Browsing by Subject "boreal forest"

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  • Mohr, Claudia; Lopez-Hilfiker, Felipe D.; Yli-Juuti, Taina; Heitto, Arto; Lutz, Anna; Hallquist, Mattias; D'Ambro, Emma L.; Rissanen, Matti P.; Hao, Liqing; Schobesberger, Siegfried; Kulmala, Markku; Mauldin III, Roy L.; Makkonen, Ulla; Sipilä, Mikko; Petäjä, Tuukka; Thornton, Joel A. (2017)
    We present ambient observations of dimeric monoterpene oxidation products (C16-20HyO6-9) in gas and particle phases in the boreal forest in Finland in spring 2013 and 2014, detected with a chemical ionization mass spectrometer with a filter inlet for gases and aerosols employing acetate and iodide as reagent ions. These are among the first online dual-phase observations of such dimers in the atmosphere. Estimated saturation concentrations of 10(-15) to 10(-6)mu gm(-3) (based on observed thermal desorptions and group-contribution methods) and measured gas-phase concentrations of 10(-3) to 10(-2)mu gm(-3) (similar to 10(6)-10(7)moleculescm(-3)) corroborate a gas-phase formation mechanism. Regular new particle formation (NPF) events allowed insights into the potential role dimers may play for atmospheric NPF and growth. The observationally constrained Model for Acid-Base chemistry in NAnoparticle Growth indicates a contribution of similar to 5% to early stage particle growth from the similar to 60 gaseous dimer compounds. Plain Language Summary Atmospheric aerosol particles influence climate and air quality. We present new insights into how emissions of volatile organic compounds from trees are transformed in the atmosphere to contribute to the formation and growth of aerosol particles. We detected for the first time over a forest, a group of organic molecules, known to grow particles, in the gas phase at levels far higher than expected. Previous measurements had only measured them in the particles. This finding provides guidance on how models of aerosol formation and growth should describe their appearance and fate in the atmosphere.
  • Greiser, Caroline; Hylander, Kristoffer; Meineri, Eric; Luoto, Miska; Ehrlen, Johan (2020)
    The role of climate in determining range margins is often studied using species distribution models (SDMs), which are easily applied but have well-known limitations, e.g. due to their correlative nature and colonization and extinction time lags. Transplant experiments can give more direct information on environmental effects, but often cover small spatial and temporal scales. We simultaneously applied a SDM using high-resolution spatial predictors and an integral projection (demographic) model based on a transplant experiment at 58 sites to examine the effects of microclimate, light and soil conditions on the distribution and performance of a forest herb, Lathyrus vernus, at its cold range margin in central Sweden. In the SDM, occurrences were strongly associated with warmer climates. In contrast, only weak effects of climate were detected in the transplant experiment, whereas effects of soil conditions and light dominated. The higher contribution of climate in the SDM is likely a result from its correlation with soil quality, forest type and potentially historic land use, which were unaccounted for in the model. Predicted habitat suitability and population growth rate, yielded by the two approaches, were not correlated across the transplant sites. We argue that the ranking of site habitat suitability is probably more reliable in the transplant experiment than in the SDM because predictors in the former better describe understory conditions, but that ranking might vary among years, e.g. due to differences in climate. Our results suggest that L. vernus is limited by soil and light rather than directly by climate at its northern range edge, where conifers dominate forests and create suboptimal conditions of soil and canopy-penetrating light. A general implication of our study is that to better understand how climate change influences range dynamics, we should not only strive to improve existing approaches but also to use multiple approaches in concert.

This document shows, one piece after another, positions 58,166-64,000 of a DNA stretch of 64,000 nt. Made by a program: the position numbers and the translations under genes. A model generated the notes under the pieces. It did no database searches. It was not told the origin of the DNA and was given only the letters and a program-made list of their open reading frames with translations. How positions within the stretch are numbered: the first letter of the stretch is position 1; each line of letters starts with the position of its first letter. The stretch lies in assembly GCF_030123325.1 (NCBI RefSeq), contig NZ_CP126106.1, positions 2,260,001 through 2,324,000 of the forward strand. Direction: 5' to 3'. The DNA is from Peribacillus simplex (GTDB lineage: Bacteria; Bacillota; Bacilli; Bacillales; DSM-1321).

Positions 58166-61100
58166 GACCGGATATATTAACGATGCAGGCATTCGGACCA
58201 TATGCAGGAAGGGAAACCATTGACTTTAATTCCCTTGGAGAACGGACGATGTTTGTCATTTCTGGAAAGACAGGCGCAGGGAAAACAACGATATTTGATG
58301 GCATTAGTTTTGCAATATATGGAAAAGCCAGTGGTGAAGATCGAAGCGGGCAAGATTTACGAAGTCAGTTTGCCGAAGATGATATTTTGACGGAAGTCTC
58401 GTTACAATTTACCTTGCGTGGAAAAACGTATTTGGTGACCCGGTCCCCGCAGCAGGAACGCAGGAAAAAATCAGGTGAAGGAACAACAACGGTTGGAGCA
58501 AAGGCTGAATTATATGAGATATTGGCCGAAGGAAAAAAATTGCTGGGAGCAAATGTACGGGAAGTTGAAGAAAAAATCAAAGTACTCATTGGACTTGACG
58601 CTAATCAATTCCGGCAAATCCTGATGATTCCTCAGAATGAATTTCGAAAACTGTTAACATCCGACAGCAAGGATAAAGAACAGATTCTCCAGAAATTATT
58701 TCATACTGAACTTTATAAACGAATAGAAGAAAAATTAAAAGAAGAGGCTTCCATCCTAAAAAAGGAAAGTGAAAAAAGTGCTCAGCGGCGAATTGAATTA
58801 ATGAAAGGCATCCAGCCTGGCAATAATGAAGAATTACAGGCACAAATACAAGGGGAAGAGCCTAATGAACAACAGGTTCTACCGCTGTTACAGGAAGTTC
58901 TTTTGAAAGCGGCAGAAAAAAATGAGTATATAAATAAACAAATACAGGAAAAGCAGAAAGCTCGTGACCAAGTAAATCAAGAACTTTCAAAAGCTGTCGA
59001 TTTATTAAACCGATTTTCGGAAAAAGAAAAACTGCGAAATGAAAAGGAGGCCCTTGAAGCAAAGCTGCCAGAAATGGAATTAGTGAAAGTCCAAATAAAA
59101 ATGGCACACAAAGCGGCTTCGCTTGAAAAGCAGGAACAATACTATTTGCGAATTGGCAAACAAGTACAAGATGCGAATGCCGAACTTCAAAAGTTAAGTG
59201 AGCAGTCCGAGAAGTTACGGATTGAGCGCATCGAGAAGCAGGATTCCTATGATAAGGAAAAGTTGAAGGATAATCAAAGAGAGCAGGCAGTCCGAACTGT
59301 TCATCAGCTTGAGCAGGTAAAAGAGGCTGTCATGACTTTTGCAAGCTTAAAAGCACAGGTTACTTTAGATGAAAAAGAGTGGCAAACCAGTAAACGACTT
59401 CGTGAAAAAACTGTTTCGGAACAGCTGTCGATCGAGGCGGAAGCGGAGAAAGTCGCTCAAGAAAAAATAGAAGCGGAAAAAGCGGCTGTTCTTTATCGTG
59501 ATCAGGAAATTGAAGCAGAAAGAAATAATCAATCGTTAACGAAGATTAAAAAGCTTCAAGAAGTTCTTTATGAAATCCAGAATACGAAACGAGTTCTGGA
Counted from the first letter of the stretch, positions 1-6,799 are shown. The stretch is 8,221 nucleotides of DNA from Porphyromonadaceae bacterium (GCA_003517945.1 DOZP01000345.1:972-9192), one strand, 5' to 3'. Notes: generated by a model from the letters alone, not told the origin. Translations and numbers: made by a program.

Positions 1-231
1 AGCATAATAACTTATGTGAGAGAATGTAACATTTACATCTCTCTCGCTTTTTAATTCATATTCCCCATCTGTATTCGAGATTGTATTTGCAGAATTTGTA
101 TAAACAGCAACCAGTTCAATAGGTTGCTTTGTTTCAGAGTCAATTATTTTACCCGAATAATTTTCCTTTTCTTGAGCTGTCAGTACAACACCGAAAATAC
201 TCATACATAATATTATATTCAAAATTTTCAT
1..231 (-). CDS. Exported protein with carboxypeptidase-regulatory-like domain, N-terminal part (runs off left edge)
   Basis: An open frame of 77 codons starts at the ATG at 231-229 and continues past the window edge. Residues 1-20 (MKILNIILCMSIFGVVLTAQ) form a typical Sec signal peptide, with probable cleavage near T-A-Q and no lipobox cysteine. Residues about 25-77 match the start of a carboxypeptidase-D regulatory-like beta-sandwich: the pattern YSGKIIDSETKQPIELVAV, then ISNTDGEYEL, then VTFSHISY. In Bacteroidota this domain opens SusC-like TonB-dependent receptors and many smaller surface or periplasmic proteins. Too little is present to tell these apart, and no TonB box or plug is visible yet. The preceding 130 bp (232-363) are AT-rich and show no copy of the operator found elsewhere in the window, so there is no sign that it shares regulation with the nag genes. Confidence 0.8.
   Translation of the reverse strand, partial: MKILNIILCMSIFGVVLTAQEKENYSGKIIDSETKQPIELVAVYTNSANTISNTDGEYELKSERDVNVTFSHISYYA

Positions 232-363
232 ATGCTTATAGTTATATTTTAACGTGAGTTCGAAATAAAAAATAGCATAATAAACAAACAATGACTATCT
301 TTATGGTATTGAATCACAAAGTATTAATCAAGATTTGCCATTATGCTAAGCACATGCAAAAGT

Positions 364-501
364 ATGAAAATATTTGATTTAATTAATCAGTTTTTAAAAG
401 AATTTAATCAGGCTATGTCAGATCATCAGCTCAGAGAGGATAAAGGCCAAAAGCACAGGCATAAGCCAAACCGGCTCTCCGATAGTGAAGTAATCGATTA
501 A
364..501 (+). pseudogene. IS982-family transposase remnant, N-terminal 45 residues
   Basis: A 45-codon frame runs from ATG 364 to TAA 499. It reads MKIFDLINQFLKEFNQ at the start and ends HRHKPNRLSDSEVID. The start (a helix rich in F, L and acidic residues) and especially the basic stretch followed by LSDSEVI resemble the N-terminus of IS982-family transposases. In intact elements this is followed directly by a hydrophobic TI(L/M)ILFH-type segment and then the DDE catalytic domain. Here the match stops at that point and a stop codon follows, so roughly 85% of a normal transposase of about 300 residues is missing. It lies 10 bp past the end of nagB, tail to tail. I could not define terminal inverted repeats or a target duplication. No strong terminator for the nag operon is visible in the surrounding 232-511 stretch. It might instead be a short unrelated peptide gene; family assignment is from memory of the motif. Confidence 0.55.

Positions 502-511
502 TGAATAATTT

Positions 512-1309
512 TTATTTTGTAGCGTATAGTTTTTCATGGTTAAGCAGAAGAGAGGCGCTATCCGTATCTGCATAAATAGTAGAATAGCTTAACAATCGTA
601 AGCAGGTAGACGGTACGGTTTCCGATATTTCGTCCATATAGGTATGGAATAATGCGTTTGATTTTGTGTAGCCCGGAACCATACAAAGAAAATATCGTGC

• Mayer, A.L.; Kauppi, P.E.; Tikka, P.M.; Angelstam, P.K. (Elsevier, 2006)
    Among wealthy countries, increasing imports of natural resources to allow for unchecked consumption and greater domestic environmental conservation has become commonplace. This practice can negatively affect biodiversity conservation planning if natural resource harvest is merely pushed across political borders. As an example, we focus on the boreal forest ecosystem of Finland and northwest Russia. While the majority of protected forests are in northern Finland, the majority of biodiversity is in southern Finland, where protection is more difficult due to high private ownership, and the effectiveness of functioning conservation networks is more uncertain due to a longer history of land use. In northwest Russia, the current protected areas are inadequate to preserve most of the region’s naturally dynamic and old growth forests. Increased importation of wood from northwest Russia to Finland may jeopardize the long-term viability of species in high diversity conservation areas in both Russia and Finland, through isolating conservation areas and lowering the age of the surrounding forest mosaic. The boreal forest ecosystem of Fennoscandia and northwest Russia would thus be best conserved by a large scale, coordinated conservation strategy that addresses long-term conservation goals and wood consumption, forest industries, logging practices and trade.
  • Viinikka, Arto; Hurskainen, Pekka; Keski-Saari, Sarita; Kivinen, Sonja; Tanhuanpää, Topi; Mäyrä, Janne; Poikolainen, Laura; Vihervaara, Petteri; Kumpula, Timo (2020)